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Ephedrine

CAS number:
299-42-3

ATC code:
R01AA03 R01AB05 R03CA02 S01FB02 QG04BX90

PubChem:
CID 5032

ChemSpider:
8935Y

Formula:
C10H15NO

Mol. mass:
165.23

Legal status:
Prescription Only (S4) (AU) Schedule VI (CA) P (UK) OTC (US)

Routes:
oral, IV, IM, SC

Main:
Ephedrine (pronounced /ɨˈfɛdrɪn/ or /ˈɛfɨdriːn/) (not to be confused with ephedrone) is a sympathomimetic amine commonly used as a stimulant, appetite suppressant, concentration aid, decongestant, and to treat hypotension associated with anaesthesia.
Ephedrine is similar in structure to the (semi-synthetic) derivatives amphetamine and methamphetamine. Chemically, it is an alkaloid derived from various plants in the genus Ephedra (family Ephedraceae). It works mainly by increasing the activity of noradrenaline on adrenergic receptors. It is most usually marketed in the hydrochloride and sulfate forms.
In traditional Chinese medicines, the herb má huáng (麻黄, Ephedra sinica) contains ephedrine and pseudoephedrine as its principal active constituents. The same is true of other herbal products containing extracts from Ephedra species.

History

Nagayoshi Nagai, a Japanese chemist, was the first person to isolate ephedrine from Ephedra distachya (syn. Ephedra vulgaris) in 1885.

Chemistry

The four stereoisomers of ephedrine.

Ephedrine exhibits optical isomerism and has two chiral centres, giving rise to four stereoisomers. By convention the enantiomers with opposite stereochemistry around the chiral centres (1R,2S and 1S,2R) are designated ephedrine, while pseudoephedrine has same stereochemistry around the chiral carbons (1R,2R and 1S,2S).
Ephedrine is a substituted amphetamine and a structural methamphetamine analogue. It differs from methamphetamine only by the presence of a hydroxyl (OH). Amphetamines, however, are more potent and have additional biological effects.
The isomer which is marketed is (-)-(1R,2S)-ephedrine.
Ephedrine hydrochloride has a melting point of 187-188°C.

Nomenclature

The dextrorotary (+)- or d- enantiomer is (1S,2R)-Ephedrine, whereas the levorotating (−)- or l- form is (1R,2S)-Ephedrine.
In the outdated d/l system (+)-Ephedrine is also referred to as l-Ephedrine and (—)-Ephedrine as d-Ephedrine (in the Fisher projection then the phenylring is drawn at bottom).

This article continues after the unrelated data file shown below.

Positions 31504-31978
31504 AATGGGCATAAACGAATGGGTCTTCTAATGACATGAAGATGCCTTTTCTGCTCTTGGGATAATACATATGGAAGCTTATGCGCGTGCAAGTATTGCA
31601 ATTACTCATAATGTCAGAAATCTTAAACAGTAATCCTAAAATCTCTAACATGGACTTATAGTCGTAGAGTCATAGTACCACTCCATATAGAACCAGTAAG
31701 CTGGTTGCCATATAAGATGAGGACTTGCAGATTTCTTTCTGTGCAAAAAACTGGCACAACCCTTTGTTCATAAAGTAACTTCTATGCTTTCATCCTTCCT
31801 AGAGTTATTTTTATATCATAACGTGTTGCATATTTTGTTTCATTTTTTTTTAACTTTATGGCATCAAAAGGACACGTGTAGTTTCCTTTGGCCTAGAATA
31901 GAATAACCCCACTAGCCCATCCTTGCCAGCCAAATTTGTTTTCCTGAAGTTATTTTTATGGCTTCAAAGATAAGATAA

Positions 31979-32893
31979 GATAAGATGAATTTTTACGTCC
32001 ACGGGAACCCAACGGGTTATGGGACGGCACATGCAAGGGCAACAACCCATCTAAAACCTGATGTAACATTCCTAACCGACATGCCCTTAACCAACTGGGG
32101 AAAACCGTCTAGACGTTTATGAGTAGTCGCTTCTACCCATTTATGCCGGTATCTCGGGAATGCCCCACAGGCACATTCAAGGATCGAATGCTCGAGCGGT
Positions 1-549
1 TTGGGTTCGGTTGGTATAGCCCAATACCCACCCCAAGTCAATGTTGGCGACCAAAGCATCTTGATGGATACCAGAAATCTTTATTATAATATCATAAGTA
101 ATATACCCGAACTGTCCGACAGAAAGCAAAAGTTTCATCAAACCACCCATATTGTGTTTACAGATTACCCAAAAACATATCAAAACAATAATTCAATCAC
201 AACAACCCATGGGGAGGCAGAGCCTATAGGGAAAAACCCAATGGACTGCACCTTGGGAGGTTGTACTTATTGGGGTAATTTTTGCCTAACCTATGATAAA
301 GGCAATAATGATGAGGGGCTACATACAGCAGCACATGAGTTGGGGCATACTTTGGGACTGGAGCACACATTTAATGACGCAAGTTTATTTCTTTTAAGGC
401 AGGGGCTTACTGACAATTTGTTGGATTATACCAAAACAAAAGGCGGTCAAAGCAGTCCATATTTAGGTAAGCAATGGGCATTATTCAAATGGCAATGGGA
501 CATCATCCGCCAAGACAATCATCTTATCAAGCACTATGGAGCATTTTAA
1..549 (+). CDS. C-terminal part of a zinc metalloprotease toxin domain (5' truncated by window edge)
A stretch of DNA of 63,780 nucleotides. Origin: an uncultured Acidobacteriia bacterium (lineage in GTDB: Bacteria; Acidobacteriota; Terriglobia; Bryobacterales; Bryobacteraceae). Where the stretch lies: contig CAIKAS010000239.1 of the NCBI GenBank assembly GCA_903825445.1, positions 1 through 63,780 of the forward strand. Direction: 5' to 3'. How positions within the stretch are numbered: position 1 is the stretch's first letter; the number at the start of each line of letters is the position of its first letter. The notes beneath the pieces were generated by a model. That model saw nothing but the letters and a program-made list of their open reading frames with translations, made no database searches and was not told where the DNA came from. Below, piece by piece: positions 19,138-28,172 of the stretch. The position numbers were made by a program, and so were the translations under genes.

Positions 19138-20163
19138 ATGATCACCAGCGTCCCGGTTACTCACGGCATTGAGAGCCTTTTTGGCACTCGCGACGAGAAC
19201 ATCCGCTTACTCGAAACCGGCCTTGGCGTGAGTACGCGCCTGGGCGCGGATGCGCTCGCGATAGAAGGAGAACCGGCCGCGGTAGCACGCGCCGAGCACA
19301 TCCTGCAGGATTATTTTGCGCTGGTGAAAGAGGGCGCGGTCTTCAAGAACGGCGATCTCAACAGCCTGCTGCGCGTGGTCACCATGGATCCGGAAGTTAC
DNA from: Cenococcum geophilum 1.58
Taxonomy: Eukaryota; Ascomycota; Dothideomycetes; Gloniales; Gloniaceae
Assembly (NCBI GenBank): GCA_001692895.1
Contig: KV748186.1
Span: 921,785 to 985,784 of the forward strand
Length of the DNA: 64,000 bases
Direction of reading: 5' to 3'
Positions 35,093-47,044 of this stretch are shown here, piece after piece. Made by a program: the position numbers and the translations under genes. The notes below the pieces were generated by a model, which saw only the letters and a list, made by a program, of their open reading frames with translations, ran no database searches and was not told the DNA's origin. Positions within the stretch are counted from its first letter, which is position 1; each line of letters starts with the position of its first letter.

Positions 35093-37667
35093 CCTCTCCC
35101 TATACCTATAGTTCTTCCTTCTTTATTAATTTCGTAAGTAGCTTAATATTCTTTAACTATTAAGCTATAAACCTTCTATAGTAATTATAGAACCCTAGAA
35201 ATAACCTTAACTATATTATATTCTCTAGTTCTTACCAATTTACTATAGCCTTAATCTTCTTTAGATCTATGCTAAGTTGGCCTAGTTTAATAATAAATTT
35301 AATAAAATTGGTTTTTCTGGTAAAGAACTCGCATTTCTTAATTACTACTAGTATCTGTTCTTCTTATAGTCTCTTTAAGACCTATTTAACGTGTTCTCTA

Often the d/l system (with small caps) and the d/l system (with lower-case) are confused. The result is that the levorotary l-Ephedrine is wrongly named l-Ephedrine and the dextrorotary d-Pseudoephedrine (the diastereomer) wrongly d-Pseudoephedrine.
The IUPAC names of the two enantiomers are (1R,2S)- respectively (1S,2R)-2-methylamino-1-phenylpropan-1-ol. A synonym is erythro-Ephedrine.

Agricultural sources

Raw materials for the production of ephedrine and traditional Chinese medicine are produced in China on a large scale. In 2007, companies produced for export extract US$13 million worth of ephedrine from 30,000 tons of ephedra annually, 10 times the amount that is used in traditional Chinese medicine.

Mechanism of action

Ephedrine is a sympathomimetic amine. The principal mechanism of its action relies on its indirect stimulation of the adrenergic receptor system, which is part of the sympathetic nervous system (SNS), by increasing the activity of noradrenaline at the post-synaptic α- and β-receptors. The presence of direct interactions with α-receptors is unlikely, but still controversial. Action upon the central nervous system (CNS) is limited because ephedrine only crosses the blood-brain barrier weakly and not very efficiently.
The presence of an N-methyl group decreases binding affinities at α-receptors, compared with norephedrine. On the other hand ephedrine binds better than N-methylephedrine, which has an additional methyl group at the N-atom. Also the steric orientation of the hydroxyl group is important for receptor binding and functional activity.

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